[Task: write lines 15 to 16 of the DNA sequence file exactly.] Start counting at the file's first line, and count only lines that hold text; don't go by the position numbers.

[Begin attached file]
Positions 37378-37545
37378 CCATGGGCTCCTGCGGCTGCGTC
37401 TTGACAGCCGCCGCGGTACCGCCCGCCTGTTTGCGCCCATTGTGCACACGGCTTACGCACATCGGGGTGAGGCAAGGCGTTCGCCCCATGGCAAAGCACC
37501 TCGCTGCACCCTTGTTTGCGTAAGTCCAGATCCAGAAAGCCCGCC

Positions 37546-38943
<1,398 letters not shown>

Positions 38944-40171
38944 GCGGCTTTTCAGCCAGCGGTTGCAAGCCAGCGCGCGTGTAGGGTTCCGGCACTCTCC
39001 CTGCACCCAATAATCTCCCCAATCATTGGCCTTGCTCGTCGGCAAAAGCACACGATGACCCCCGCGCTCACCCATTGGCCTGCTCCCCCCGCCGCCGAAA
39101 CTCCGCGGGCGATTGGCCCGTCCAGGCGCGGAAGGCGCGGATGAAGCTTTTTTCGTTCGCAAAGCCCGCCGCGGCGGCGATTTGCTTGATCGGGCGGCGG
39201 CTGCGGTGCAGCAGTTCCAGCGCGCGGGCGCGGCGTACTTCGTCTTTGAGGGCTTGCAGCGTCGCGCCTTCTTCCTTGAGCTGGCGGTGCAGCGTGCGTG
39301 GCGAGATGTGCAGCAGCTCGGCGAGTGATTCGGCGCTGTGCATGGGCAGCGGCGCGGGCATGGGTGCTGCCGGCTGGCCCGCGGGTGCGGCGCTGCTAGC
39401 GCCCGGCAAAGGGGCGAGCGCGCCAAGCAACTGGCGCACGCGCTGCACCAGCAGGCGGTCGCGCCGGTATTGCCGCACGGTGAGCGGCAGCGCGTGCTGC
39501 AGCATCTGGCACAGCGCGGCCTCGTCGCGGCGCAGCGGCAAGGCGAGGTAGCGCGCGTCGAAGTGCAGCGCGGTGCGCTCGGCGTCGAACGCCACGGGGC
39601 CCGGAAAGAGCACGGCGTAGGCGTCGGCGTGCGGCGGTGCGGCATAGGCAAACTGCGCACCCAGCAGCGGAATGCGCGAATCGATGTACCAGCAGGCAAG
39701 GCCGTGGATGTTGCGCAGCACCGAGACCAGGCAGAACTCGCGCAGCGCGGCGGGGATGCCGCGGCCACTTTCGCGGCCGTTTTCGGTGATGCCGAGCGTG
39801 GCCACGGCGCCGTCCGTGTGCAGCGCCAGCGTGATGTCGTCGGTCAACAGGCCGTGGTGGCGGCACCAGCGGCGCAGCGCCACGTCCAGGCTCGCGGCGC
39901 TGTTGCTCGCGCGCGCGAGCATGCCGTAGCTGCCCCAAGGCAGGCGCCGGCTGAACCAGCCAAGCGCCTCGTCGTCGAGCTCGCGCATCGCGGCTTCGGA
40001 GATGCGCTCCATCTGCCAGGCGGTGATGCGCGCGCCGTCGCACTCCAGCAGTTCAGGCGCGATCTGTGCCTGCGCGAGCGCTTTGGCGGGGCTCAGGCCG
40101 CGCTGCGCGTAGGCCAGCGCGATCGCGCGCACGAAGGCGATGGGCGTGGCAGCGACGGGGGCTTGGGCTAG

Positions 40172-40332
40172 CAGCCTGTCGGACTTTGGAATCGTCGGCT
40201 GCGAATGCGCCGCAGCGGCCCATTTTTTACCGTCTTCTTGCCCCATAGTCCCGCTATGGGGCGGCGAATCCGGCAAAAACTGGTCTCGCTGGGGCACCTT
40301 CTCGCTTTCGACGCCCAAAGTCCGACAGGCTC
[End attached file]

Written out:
39601 CCGGAAAGAGCACGGCGTAGGCGTCGGCGTGCGGCGGTGCGGCATAGGCAAACTGCGCACCCAGCAGCGGAATGCGCGAATCGATGTACCAGCAGGCAAG
39701 GCCGTGGATGTTGCGCAGCACCGAGACCAGGCAGAACTCGCGCAGCGCGGCGGGGATGCCGCGGCCACTTTCGCGGCCGTTTTCGGTGATGCCGAGCGTG